While Foreign Minister Westerwelle is “blamed” for Germany’s abstention, much more important is for us to understand whether this vote was a one-off or a trend. Since its unification in 1990, Germany has struggled to overcome its post-Second World War pacifism. A Resolution was passed in 1991 after heated debate, under the stewardship of then Foreign Minister Joschka Fischer to interpret the Basic Law which governs Germanys post war defence posture in such a way as to enable German forces to participate in UN peacekeeping operations in Cambodia, followed by the first invasion of Iraq in 1991 and incrementally in NATO out-of-area missions, including Iraq and Afghanistan.
Since the end of the Second World War, Germany and France have been the most enthusiastic participants of the European project to deepen and widen the European Union for the same reason – Germany, to restrain itself following the deep shame of the Holocaust, and France to tie down Germany which it fears. Despite the deeply felt and expressed reservations of the German people over relinquishing the Deutschmark and the cost of German unification, Germany has prospered and became the largest manufacturing nation in Europe.
With each European economy that it has been forced to rescue from its own profligacy –Greece, Ireland, Portugal, and so forth – the German people and even the government, have become more and more uneasy and begun to enunciate the unthinkable –to expel countries from the Euro zone or to take itself out.
Although the United States played a major role in the allied victory in World War I, it lapsed back into isolationism and did not make the intellectual transition of seeing itself as anything other than an appendage of Great Britain till after the Second World War The Holocaust became the central motif of the Second World War and ended with the division of Germany and the loss of its colonies in Africa. Asia and Africa were entangled in the battles and politics of the world wars because of their colonial status.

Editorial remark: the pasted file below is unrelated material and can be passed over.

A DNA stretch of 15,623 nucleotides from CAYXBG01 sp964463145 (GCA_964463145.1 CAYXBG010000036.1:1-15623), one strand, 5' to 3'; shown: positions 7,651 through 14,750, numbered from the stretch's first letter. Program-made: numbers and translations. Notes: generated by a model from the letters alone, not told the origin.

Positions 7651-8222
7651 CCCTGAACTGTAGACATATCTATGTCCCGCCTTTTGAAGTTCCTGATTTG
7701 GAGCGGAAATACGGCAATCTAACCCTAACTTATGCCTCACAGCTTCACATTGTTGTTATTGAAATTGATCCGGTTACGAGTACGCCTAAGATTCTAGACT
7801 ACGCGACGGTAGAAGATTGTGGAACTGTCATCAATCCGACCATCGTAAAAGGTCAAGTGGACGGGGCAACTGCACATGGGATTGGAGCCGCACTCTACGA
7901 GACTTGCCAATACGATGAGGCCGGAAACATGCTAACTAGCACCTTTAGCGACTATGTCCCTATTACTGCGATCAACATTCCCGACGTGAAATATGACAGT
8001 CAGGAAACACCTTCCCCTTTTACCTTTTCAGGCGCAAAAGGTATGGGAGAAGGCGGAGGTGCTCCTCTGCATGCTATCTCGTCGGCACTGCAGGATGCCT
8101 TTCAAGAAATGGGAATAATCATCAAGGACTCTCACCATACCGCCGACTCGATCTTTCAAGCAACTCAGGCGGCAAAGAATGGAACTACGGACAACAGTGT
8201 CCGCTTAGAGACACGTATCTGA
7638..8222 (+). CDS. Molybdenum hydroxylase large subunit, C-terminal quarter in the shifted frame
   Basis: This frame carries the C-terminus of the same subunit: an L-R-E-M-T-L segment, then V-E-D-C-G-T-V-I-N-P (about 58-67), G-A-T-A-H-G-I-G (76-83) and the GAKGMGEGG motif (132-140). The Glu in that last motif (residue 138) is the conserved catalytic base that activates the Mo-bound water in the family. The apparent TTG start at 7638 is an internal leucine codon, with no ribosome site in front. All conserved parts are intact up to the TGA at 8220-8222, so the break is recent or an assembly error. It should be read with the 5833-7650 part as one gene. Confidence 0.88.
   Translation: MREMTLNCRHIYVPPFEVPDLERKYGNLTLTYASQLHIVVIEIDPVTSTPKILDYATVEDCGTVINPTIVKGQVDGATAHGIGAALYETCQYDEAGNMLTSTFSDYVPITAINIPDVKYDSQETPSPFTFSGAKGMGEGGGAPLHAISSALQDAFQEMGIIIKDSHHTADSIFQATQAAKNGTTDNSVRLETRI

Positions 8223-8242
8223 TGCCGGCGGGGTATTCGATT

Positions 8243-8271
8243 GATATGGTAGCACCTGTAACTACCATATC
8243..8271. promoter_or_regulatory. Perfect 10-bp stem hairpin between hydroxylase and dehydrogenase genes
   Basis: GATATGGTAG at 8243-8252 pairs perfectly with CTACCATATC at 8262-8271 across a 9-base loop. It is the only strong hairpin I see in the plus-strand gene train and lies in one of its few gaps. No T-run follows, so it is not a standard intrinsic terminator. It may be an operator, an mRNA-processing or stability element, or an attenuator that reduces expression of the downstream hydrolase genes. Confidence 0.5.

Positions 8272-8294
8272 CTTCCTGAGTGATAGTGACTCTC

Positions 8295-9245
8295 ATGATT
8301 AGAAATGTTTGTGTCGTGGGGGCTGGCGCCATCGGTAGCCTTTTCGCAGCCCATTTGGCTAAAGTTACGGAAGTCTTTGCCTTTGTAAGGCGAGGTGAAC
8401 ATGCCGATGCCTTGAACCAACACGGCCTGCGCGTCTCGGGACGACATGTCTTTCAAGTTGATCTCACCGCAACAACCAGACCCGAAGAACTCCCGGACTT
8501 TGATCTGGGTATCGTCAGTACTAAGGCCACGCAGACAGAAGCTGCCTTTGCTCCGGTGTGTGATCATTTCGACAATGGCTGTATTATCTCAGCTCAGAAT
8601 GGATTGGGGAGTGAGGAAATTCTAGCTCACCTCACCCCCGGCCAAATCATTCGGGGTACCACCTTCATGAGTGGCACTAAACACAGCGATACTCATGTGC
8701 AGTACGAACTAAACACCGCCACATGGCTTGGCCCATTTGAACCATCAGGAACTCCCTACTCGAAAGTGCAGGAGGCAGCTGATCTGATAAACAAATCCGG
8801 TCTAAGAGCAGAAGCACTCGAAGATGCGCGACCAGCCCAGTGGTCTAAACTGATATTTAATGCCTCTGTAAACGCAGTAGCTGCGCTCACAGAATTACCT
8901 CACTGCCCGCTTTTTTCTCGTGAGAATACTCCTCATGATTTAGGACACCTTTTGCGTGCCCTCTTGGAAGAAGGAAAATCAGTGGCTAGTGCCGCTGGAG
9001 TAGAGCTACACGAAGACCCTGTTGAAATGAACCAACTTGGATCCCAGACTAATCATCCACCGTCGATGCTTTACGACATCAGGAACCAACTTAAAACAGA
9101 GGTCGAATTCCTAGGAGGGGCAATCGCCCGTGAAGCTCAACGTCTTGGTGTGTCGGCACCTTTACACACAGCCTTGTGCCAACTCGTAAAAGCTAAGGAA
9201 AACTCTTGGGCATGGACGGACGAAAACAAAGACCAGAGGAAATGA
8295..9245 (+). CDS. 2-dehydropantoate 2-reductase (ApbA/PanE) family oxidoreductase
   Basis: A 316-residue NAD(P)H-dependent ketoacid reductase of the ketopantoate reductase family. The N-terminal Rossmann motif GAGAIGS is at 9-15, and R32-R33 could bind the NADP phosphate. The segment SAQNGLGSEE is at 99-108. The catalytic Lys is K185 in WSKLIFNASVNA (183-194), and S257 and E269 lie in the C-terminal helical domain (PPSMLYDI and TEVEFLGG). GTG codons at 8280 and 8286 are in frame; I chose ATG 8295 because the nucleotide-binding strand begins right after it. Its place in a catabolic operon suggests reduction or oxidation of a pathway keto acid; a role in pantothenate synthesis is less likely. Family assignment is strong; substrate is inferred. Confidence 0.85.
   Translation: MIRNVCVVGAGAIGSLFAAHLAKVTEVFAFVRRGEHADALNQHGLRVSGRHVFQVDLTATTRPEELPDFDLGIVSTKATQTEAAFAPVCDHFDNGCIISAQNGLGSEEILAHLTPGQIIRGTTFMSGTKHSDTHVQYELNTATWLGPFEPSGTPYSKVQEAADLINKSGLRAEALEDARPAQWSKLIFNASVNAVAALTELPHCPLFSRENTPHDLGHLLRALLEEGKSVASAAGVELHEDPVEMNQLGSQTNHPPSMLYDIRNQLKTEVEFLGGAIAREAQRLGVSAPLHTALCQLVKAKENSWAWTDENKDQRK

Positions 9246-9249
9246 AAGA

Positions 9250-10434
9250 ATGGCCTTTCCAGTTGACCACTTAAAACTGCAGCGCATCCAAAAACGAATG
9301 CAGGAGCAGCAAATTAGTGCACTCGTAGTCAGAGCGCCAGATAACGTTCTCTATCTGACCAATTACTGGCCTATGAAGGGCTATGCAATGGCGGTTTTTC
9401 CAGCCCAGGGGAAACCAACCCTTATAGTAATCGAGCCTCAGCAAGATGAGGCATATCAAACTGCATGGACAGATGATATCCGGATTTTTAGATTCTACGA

However, more than sixty years have passed since the end of the Second World War and Germany has paid billions of dollars in blood money to Israel. Even more to its credit, it has acknowledged guilt and carried out a huge education campaign for decades. While it can never do enough for some countries and Israel’s supporters, subsequent generations of Germans now chafe at the continual accusations and attempts to, as the first Secretary General of NATO Lord Hastings Ismay put it as the purpose of NATO, “to keep the Russians out, the Americans in and the Germans down.”
Perhaps, Germany has come of age. This time it may determine the history of Europe, separate from a relatively diminished US, as it acts like a normal country, in pursuit of its own national interests. Meanwhile, former colonies like India, China and Brazil have grown up enough to chart their own histories and therefore, the history of the world. By abstaining from a doubtful military adventure, alongside the four BRIC countries, Germany may actually be ahead of the curve in its reading of future power balances and how its interests will best be served.
It took two world wars in the 20th century for Europe to address the question of a powerful, unified Germany. The 21st century may well be confronting the same issue.
Neelam Deo is Co-founder and Director, Gateway House: Indian Council on Global Relations; She has been the Indian Ambassador to Denmark and Ivory Coast; and former Consul General in New York